School of Public Policy to Host 2021 Constitution Day Lecture
This year, Ian Rowe, a leading education policy scholar and practitioner, school board member, and advocate for inclusive civics education; will deliver the Constitution Day Lecture. “As an education practitioner and policy analyst, Ian Rowe brings a unique perspective to this year’s Lecture,” noted SPP dean Pete Peterson. “In an era when America’s founding has been under withering attack, Rowe’s argument that the Constitution should be viewed as a unifying document for all Americans is both timely and provocative,” he added.
Seen by some as a purely legal or organizational document, the United States Constitution is the result of years of contentious debate and deliberation and replete with foundational arguments about the roles of government and citizens. In supporting the new Constitution, Alexander Hamilton wrote in Federalist No. 1, "it seems to be reserved to the people of this country, by their conduct and example, to decide the important question, whether societies of men are really capable or not of establishing good government from reflection and choice, or whether they are forever destined to depend for their political constitutions on accident and force."
For an era marked by such polarization and questioning of America's founding, can the Constitution be seen as that common touchstone that connects us all? Understanding that the document incorporates rights and responsibilities (to ourselves and one another) could provide that path forward.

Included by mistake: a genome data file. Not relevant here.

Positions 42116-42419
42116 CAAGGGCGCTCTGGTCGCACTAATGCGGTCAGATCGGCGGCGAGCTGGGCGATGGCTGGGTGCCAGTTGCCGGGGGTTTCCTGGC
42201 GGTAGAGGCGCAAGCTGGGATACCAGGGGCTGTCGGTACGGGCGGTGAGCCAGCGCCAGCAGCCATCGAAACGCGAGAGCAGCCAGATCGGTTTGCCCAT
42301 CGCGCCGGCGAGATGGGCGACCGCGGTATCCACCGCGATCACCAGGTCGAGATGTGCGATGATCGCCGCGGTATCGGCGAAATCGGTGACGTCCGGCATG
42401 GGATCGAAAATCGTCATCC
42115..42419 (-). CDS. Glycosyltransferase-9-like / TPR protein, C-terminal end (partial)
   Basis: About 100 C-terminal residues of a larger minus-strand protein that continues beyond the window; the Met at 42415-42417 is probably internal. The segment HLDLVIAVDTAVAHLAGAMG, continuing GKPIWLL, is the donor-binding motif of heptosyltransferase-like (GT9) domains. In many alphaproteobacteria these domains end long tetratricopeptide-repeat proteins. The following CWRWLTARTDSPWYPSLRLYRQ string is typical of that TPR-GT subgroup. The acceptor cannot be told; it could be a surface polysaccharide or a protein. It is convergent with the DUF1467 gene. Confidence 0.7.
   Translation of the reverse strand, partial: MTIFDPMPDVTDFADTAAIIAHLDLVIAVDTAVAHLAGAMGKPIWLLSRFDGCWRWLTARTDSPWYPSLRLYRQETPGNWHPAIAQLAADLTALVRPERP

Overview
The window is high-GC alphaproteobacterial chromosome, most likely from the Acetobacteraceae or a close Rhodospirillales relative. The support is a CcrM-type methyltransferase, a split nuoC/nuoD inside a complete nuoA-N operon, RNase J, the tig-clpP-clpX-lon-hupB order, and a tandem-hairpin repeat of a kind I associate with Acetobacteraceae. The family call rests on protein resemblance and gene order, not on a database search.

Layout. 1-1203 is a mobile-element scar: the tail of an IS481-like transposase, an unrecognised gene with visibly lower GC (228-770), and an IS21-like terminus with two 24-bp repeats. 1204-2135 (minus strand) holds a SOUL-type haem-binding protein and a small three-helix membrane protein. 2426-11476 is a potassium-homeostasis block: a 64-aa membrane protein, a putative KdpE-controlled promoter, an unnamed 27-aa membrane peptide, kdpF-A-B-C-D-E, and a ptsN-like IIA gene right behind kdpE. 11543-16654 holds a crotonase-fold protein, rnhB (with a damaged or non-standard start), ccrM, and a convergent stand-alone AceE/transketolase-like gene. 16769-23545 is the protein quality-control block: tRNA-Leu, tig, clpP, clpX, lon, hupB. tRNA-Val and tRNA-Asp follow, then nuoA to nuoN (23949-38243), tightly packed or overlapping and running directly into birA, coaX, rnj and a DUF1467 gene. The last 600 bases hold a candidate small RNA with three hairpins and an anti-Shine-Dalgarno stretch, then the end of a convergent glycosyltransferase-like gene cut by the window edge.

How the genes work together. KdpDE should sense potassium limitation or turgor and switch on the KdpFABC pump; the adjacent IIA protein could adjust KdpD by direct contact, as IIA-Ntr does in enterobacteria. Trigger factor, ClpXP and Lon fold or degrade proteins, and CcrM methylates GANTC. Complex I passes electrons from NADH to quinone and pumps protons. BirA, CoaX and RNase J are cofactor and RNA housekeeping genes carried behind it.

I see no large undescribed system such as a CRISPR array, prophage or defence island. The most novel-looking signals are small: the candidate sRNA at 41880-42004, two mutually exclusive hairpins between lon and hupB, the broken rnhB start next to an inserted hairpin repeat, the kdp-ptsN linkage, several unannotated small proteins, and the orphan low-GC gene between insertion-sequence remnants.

Ian Rowe is a senior fellow at the American Enterprise Institute, where he focuses on education and upward mobility, family formation, and adoption. Rowe is also the cofounder of Vertex Partnership Academies, a new network of character-based International Baccalaureate high schools opening in the Bronx in 2022; the chairman of the board of Spence-Chapin, a nonprofit adoption services organization; and the cofounder of the National Summer School Initiative. He concurrently serves as a senior visiting fellow at the Woodson Center and a writer for the 1776 Unites movement.
Until July 1, 2020, Rowe was the chief executive officer of Public Prep, a nonprofit network of public charter schools based in the South Bronx and Lower East Side of Manhattan. Before joining Public Prep, he was deputy director of postsecondary success at the Bill & Melinda Gates Foundation, senior vice president of strategic partnerships and public affairs at MTV, director of strategy and performance measurement at the USA Freedom Corps office in the White House, and cofounder and president of Third Millennium Media. Rowe also joined Teach for America in its early days.
Rowe has been widely published in the popular press, including in the New York Post, the Wall Street Journal, and the Washington Examiner. He is often interviewed on talk radio programs. He is also the author of a forthcoming book tentatively titled Agency (Templeton Press), which seeks to inspire young people of all races to build strong families and become masters of their own destiny.
Rowe has an MBA from Harvard Business School, where he was the first black editor-in-chief of The Harbus, the Harvard Business School newspaper; a BS in computer science engineering from Cornell University; and a diploma in electrical engineering from Brooklyn Technical High School (Brooklyn Tech), one of New York City's elite public schools, which specializes in science, technology, and mathematics.